On September 13, it became legal to skateboard on Sackville’s streets for the first time in decades. The bylaw preventing riding in the street was altered but not without limits. Boards are still not permitted on sidewalks, but as long as helmets are worn at all times, reflectors are worn at night, and the rider exercises caution (not going too fast, yielding to pedestrians, etc.), they can be ridden on the street. However, tricks are still forbidden.
Town Mayor Shawn Misho explained that the council began to look into changing the bylaw because of interest from the community. For example, parents wondered where skateboarding was allowed; how could they make sure their child got to the skatepark if they were not able to use the board to get there? Consideration was also given to the use of skateboards as a method of transportation. The town considered the liabilities and eventually came up with this amendment to the bylaw.
However, the skateboarders themselves have different opinions on the issue. Mt. A student Eva Pesterin is glad to see the rule changed because she believes that skateboarding, while potentially dangerous, is something that helps a lot of people. “Although it might be dangerous in some manners, it helps a lot of people with anxiety or stress,” she said. Pesterin also finds that skating serves as an excellent form of exercise. “It’s not strange to skateboard by yourself you know? It’s a socially acceptable way to get out, listen to music, collect yourself, and it’s always there. So if there’s no one you can hang out with in that moment you can just go out and skate. On the flip side, skating with other people is also really fun, and it’s a good community to get into.”
Since the law has been changed, she believes that she will skate on the roads more often than before. Pesterin has had previous experiences of being yelled at while she was skateboarding, and the new bylaw may help with that in some way. “I think people will still yell at you,” she said, “but I think it just feels good to know that what you’re doing isn’t wrong.”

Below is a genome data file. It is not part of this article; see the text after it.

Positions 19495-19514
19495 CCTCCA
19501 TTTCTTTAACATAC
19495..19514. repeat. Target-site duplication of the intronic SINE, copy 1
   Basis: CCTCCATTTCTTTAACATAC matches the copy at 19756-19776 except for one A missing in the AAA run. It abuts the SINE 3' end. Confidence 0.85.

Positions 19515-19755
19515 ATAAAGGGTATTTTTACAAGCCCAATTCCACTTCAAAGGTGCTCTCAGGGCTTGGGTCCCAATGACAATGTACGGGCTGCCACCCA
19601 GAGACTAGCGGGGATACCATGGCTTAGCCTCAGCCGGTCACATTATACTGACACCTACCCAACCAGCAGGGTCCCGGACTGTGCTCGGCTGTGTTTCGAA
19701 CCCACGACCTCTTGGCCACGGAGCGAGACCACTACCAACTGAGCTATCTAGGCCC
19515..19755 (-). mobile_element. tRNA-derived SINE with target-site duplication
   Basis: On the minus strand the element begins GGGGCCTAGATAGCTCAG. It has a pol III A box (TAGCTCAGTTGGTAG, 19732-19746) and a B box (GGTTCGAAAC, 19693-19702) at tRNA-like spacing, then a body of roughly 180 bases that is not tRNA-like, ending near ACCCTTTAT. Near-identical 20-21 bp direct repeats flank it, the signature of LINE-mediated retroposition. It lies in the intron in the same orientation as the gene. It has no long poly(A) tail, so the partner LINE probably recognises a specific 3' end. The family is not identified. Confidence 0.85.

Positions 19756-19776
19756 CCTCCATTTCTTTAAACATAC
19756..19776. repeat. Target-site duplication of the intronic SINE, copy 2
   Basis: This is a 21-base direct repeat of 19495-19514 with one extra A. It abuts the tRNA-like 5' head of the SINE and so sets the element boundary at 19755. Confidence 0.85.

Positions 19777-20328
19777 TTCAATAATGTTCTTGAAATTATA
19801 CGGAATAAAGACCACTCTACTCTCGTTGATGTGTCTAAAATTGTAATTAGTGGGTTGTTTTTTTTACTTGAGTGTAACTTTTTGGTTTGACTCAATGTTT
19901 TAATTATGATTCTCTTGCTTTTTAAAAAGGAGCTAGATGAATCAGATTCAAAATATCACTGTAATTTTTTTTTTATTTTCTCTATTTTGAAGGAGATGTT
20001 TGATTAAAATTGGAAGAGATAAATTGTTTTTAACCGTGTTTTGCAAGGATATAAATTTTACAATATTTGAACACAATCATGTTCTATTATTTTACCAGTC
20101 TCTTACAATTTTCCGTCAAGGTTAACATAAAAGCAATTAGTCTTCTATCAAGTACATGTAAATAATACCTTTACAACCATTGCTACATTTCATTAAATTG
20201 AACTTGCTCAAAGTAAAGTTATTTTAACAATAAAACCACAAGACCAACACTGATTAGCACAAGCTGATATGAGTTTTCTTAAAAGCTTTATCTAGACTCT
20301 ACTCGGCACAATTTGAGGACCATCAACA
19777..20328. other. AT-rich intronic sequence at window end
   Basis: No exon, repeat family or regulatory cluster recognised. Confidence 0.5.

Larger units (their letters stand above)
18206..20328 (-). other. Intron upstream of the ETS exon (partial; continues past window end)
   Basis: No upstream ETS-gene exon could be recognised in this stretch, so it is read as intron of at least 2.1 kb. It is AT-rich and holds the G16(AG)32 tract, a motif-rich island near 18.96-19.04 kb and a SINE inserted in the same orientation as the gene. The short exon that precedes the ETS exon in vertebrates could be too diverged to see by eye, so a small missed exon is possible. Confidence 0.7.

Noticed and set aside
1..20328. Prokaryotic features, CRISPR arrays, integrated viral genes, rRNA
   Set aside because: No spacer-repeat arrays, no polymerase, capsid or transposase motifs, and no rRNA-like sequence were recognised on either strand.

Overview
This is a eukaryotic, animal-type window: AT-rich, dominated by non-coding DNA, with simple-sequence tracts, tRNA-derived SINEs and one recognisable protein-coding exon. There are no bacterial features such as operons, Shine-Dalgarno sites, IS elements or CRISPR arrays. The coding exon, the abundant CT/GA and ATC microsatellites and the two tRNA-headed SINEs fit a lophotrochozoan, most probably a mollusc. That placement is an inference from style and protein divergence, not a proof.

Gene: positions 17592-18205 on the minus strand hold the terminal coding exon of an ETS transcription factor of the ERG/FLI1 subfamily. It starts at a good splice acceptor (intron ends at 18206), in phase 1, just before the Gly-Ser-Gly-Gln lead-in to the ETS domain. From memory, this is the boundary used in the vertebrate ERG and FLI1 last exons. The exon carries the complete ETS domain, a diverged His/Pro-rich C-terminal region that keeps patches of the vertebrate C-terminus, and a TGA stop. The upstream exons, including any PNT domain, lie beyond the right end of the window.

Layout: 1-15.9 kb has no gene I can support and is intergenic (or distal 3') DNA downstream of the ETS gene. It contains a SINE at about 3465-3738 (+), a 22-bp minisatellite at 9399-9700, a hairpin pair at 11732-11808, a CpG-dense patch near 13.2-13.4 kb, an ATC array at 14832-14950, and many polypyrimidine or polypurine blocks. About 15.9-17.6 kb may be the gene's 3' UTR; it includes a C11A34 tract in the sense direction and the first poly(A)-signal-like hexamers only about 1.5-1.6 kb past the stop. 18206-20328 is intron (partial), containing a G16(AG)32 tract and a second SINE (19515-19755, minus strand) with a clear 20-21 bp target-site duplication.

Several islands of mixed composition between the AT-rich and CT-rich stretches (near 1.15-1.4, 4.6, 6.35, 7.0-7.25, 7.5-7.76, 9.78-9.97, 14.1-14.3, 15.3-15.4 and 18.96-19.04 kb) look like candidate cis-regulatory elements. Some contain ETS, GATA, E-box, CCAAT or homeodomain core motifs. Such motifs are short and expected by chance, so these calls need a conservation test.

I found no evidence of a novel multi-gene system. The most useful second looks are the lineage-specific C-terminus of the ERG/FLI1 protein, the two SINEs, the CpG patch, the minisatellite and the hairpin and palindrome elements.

Other skateboarders, such as Mt. A student Joe Caswell, have a different perspective. “I just don’t care about the by-law, honestly. It’s goofy. Obviously they don’t want people doing tricks or damaging property, but isn’t that kinda what skateboarding is supposed to be?” says Caswell. He also claims that the law will not change anything about how or when he skateboards because he was already riding on the streets and intends to continue doing tricks regardless of what the bylaw says. Although Caswell is neutral about the rule change, he argues that powerslides (which is when a board in motion is turned to the side, making the wheels scrape) are an effective way to slow down on a board; banning them outright, he says, is shortsighted.
The new by-law changes restrictions around skateboarding but does not lift them. It is worth noting that neither Pesterin nor Caswell were ever prevented from skateboarding by a by-law officer. With varying perspectives, from Pesterin’s hope that it will bring more people to the sport and increase her confidence in skating to Caswell’s indifference, the question remains: Will this change mean anything for skateboarders in the long run?